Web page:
AlphaTauri: their Red Bull relationship history explained as Helmut Marko reveals 2024 changes

Red Bull are planning wholesale changes for AlphaTauri, including in personnel and branding, in 2024. With this, they will bring an end to another chapter in the history of their “junior” team.

Helmut Marko recently sparked discussion in the F1 paddock with his comments regarding AlphaTauri. The Italian outfit, which currently operates out of its Faenza factory, has already confirmed that it will move to Britain – geographically closer to Red Bull.

On top of this, Red Bull adviser Marko has outlined further changes coming to AlphaTauri in 2024.

“AlphaTauri will have two new leaders in 2024, Laurent Mekies and Peter Bayer,” confirmed Marko to Kleine Zeitung, via GP Fans. “There will be new sponsors and a new name.

“The orientation is clear: follow Red Bull Racing as far as the regulations allow. Own designs are the wrong way to go.”

The team’s adviser also strongly suggested that changes to the driver line-up could occur next season. Yuki Tsunoda and Nyck de Vries are the current pilots at AlphaTauri – although their jobs are clearly not safe for 2024.

But the real headline is that AlphaTauri will likely have a new name next campaign. Red Bull will move away from promoting their in-house fashion brand via their sister team – opening up an opportunity for a new name on the grid.

Also, it seems that the Austrian marque is plotting a technical alliance between their two teams.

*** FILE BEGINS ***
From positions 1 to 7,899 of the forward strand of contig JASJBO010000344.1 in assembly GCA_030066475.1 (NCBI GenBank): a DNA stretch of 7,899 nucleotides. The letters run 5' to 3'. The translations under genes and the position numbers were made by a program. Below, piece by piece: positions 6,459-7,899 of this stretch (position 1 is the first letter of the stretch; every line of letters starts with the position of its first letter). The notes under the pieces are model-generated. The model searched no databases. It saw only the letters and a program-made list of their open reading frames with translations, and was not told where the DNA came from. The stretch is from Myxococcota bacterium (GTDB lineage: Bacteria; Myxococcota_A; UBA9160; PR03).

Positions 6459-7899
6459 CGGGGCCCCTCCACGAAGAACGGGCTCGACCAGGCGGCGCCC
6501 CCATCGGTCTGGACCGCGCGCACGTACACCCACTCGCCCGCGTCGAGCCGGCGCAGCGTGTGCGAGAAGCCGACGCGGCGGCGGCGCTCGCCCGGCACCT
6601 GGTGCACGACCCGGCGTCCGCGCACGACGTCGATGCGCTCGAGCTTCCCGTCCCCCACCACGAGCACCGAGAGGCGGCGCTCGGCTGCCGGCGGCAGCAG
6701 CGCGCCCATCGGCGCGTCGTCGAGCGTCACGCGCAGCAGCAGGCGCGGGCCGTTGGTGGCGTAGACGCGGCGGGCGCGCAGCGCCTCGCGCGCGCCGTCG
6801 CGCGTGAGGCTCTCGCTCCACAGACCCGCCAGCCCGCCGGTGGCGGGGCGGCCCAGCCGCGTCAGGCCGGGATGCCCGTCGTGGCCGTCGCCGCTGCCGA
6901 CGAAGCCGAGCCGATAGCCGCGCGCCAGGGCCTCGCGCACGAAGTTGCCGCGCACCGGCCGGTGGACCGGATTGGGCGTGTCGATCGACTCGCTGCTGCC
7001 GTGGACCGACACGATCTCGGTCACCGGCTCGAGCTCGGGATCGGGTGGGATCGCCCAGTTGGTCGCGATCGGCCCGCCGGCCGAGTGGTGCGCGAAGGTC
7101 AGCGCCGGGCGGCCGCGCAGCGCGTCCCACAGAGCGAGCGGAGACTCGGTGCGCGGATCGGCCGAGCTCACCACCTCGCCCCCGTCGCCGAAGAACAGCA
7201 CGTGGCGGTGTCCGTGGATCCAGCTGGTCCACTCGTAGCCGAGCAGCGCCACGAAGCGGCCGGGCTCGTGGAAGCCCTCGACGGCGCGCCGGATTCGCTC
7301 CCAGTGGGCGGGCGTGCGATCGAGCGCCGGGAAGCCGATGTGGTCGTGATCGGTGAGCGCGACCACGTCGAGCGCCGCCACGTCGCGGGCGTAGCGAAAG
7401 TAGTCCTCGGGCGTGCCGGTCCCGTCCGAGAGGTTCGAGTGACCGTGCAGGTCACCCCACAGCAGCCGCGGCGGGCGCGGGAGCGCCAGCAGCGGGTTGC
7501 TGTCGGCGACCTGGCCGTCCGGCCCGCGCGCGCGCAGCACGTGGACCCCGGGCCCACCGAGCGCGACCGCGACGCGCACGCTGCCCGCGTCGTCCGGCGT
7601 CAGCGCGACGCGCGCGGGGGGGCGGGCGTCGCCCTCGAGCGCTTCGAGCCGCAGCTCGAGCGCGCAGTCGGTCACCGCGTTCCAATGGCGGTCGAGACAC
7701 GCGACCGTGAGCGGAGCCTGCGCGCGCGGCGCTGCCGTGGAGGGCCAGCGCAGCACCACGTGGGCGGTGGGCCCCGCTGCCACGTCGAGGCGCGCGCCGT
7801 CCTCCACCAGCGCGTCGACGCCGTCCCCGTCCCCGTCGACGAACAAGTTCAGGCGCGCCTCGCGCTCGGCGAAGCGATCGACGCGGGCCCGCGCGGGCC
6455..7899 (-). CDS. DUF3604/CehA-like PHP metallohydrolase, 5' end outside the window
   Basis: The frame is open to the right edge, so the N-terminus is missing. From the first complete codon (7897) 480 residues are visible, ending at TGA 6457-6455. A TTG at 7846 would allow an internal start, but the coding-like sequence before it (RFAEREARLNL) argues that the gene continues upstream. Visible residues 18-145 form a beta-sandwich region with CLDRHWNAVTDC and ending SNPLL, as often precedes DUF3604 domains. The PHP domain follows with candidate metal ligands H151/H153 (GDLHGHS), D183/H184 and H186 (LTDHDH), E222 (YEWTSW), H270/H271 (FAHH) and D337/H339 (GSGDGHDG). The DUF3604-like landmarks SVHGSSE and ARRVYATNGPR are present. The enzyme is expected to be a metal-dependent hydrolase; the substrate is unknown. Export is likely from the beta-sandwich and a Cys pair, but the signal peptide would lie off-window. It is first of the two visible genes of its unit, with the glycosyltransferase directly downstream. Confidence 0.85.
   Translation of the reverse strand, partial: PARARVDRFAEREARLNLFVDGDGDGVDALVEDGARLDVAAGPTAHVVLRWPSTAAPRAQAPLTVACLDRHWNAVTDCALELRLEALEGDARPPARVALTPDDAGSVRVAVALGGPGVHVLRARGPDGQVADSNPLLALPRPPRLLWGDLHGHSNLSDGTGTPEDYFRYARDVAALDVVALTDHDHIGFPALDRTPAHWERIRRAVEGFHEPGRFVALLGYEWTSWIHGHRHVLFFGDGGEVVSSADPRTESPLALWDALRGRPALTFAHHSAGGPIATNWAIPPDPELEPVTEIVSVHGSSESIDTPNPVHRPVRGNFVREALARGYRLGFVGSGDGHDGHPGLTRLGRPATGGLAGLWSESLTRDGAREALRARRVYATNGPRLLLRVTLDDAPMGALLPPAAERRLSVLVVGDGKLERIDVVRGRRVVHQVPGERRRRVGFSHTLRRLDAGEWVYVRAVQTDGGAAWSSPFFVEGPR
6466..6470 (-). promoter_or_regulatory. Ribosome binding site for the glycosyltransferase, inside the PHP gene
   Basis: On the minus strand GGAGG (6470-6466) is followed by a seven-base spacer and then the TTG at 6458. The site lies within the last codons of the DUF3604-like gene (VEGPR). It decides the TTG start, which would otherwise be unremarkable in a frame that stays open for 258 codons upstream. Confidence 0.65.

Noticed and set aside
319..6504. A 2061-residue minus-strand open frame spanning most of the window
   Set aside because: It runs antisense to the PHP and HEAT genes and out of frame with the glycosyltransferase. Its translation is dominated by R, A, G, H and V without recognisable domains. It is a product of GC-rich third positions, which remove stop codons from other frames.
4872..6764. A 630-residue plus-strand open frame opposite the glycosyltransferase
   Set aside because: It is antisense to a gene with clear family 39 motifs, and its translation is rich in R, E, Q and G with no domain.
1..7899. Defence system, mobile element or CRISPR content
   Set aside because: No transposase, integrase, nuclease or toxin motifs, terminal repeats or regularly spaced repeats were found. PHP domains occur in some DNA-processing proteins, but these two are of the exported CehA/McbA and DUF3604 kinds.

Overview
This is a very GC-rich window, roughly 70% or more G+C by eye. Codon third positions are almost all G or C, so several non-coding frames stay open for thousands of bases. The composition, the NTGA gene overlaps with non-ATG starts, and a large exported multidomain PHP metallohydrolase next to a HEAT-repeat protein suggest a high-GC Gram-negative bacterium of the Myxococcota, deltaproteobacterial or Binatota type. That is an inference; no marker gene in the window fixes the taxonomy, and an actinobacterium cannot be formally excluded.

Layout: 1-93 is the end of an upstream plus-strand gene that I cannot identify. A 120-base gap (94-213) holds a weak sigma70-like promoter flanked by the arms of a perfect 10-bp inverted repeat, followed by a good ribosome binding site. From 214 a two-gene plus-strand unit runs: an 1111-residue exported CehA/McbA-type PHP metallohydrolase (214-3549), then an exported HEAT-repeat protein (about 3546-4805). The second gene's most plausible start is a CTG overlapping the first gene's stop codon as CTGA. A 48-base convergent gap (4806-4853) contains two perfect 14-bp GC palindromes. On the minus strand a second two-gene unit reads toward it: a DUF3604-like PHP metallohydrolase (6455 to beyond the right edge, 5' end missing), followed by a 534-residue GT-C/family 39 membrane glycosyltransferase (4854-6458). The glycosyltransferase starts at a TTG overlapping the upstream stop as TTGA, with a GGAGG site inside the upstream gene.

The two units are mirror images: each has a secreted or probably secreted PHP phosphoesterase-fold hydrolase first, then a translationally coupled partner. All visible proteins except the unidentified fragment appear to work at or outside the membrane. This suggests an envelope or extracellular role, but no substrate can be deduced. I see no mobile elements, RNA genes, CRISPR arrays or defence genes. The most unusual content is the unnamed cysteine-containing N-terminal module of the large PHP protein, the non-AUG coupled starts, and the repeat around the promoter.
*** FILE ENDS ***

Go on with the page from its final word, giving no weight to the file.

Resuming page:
All these changes point to the start of a new chapter for the Italian squad. But how closely have the two Red Bull-owned outfits been intertwined throughout their histories?

AlphaTauri’s confusing technical timeline

AlphaTauri started life as Minardi, an Italian team that ran in F1 from the late 80s all the way through to 2005. Red Bull then purchased the ailing squad for the 2006 season, handing the team the moniker “Toro Rosso”.

For their inaugural campaign, Toro Rosso utilised an adjusted chassis from Red Bull Racing’s 2005 car. This forced competitors to raise concerns almost immediately about the relationship between the two RB squads. Despite this, Red Bull Technology supplied STR with a chassis from 2007-2009.

After 2010’s new Concorde agreement, Toro Rosso operated within their own right, away from Red Bull tech. They worked from their own factory, developed their own car, and had their own engine suppliers.

The drinks company still had ultimate control of them, though; they picked the drivers and team personnel. Therefore, Toro Rosso/AlphaTauri has always been Red Bull Racing’s “little brother” team.

In 2020, Toro Rosso changed its name to AlphaTauri. This was a marketing ploy from parent company Red Bull – the name change allowed them to promote their fashion brand.

AlphaTauri have been present in the paddock ever since. However, the 2024 changes hint that this is coming to an end.

Have the two teams used the same engines?

Toro Rosso first raced with outdated, rev-limited V10 engines. These were poor compared to the rest of the 2006 field’s V8s, with Red Bull among the squads enjoying the new engines.

After this difficult first season, Toro Rosso took on Ferrari V8 engines from 2007 up to 2013. Meanwhile, Red Bull had Renault power units.